European Parliament Considers Restrictions for Video Games

March 21, 2009 Updated: October 1, 2015

The EU has a adopted a list of rules for labeling video games. (Sean Gallup/Getty Images)
The EU has a adopted a list of rules for labeling video games. (Sean Gallup/Getty Images)
The European Union has adopted a list of rules for labeling video games to restrict minors’ access to such games deemed to contain harmful content.

According to a study conducted for the European Parliament (EP), not all games are suitable for all age groups, a point discussed by MPs at a parliamentary session in Strasbourg last week. By enacting a labeling requirement for videogames, MPs believe that parents can best choose games that are appropriate for their children, reported the EP’s Press Service.

Toine Manders, a member of the EP group Alliance for Liberals and Democrats of Europe, presented the study on consumer protection, in respect to the use of video games by minors. The measure was later adopted by the MPs in a Parliament meeting in Strasbourg.

The report highlights the fact that video game development, and in particular online video games, are required to inform the public on the game’s content, offer parental control tools, and provide information about the Pan-European information system (PEGI) for the age rating.

Members considered that the need to explore different approaches to strengthen controls on video game is necessary, and urged EU Member States to ensure that no national rating system will be designed that will lead to a fragmentation of the market.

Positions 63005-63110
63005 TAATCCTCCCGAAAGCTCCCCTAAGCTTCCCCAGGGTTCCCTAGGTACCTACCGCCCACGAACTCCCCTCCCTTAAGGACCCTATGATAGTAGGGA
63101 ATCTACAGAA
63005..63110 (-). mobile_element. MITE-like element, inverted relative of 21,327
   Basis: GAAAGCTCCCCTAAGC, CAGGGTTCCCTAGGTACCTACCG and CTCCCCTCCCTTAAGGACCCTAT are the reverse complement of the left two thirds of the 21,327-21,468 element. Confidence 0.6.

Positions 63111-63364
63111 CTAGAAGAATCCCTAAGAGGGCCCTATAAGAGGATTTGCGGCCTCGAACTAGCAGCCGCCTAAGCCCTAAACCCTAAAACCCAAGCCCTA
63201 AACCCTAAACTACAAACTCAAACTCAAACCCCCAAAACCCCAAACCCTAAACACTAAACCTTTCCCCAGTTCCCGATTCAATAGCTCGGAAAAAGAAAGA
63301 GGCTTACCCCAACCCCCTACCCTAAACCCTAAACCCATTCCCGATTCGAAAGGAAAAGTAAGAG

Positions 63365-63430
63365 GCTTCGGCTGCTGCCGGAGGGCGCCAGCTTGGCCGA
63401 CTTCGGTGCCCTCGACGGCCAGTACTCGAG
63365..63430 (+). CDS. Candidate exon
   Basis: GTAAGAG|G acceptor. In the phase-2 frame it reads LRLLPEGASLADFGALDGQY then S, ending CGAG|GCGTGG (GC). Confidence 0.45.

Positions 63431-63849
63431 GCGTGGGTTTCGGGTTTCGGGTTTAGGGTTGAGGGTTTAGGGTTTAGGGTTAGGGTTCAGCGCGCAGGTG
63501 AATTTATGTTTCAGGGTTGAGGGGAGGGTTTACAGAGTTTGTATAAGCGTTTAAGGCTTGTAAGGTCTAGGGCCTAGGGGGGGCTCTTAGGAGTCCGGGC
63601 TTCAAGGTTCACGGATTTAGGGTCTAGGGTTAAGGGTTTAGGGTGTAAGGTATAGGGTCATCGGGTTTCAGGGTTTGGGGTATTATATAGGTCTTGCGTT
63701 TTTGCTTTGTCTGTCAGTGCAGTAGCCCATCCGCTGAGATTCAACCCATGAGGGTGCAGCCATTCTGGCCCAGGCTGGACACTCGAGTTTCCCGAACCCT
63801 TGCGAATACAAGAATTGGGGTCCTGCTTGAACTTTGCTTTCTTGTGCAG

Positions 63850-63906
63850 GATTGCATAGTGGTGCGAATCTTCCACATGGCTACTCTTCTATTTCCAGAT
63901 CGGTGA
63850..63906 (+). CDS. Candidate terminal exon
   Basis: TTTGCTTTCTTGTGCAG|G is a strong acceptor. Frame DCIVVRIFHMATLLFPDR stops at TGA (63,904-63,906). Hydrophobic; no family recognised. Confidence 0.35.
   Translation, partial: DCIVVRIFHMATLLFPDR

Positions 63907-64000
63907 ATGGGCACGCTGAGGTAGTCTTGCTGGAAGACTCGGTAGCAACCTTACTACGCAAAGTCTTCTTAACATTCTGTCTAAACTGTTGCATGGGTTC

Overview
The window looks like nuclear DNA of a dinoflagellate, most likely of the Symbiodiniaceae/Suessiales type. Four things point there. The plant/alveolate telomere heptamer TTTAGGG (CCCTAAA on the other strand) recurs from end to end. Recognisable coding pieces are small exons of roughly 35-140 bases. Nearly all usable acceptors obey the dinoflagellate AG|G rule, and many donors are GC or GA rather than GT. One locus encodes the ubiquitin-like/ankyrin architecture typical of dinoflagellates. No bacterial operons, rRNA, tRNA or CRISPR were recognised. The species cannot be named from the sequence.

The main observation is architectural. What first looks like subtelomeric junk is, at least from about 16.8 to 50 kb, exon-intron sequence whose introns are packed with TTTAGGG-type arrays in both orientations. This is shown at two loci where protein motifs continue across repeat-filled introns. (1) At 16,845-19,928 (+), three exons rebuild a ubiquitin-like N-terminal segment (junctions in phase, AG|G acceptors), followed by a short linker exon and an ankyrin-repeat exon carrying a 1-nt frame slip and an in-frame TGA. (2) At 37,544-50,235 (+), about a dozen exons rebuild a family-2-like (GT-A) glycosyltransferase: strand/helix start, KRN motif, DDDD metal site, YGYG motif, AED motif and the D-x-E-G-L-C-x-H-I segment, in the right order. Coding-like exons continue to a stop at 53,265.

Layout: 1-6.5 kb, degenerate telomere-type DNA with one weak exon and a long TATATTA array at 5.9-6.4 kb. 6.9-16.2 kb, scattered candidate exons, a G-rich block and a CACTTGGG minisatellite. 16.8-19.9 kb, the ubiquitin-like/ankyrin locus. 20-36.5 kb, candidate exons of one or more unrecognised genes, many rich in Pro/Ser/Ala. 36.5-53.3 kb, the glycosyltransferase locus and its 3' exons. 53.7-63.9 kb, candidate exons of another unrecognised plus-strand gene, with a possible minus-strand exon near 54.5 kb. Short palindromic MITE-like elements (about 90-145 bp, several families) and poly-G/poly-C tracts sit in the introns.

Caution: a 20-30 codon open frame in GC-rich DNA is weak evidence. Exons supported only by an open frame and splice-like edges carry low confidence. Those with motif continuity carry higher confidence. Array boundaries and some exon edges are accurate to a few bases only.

According to the study, close cooperation between EU countries is one of the conditions for improving the protection of minors. In particular, indicating the exchange of information between Member States in terms of video games is now prohibited in one of them.

MPs urge the EU Commission to continue to expand the common self-regulating system of criteria for classification in the EU—particularly the PEGI labeling system—and to ensure coordination between Member States to introduce a system of labeling in the sale of games based on PEGI.

The study also discusses the possibility to develop a “red button” to be included in consoles, gaming devices and computers to disable or to control access to a game—or certain parts of it—during certain hours.

The report notes that while violence in video games does not automatically lead to violent behavior, some experts still hold the opinion that continued exposure to scenes of cruelty in video games may have a negative impact on consumers, which increases the possibility of violent behavior.

But the session wasn’t merely about restriction and criticism; deputies agreed that videogames can offer a medical benefit as well. The so-called “video therapy” has proven to be effective for the rehabilitation of patients suffering a stroke, traumatic brain injuries, muscle problems, and children suffering from Autism.

However, the report also points out that video games do in fact have a strong influence on mental health, particularly in children. And as the popularity of these games increase, so does their social significance.

At present, many Member States do not have a law that reflects the specifics of online games—a point that became apparent during the debates of the study.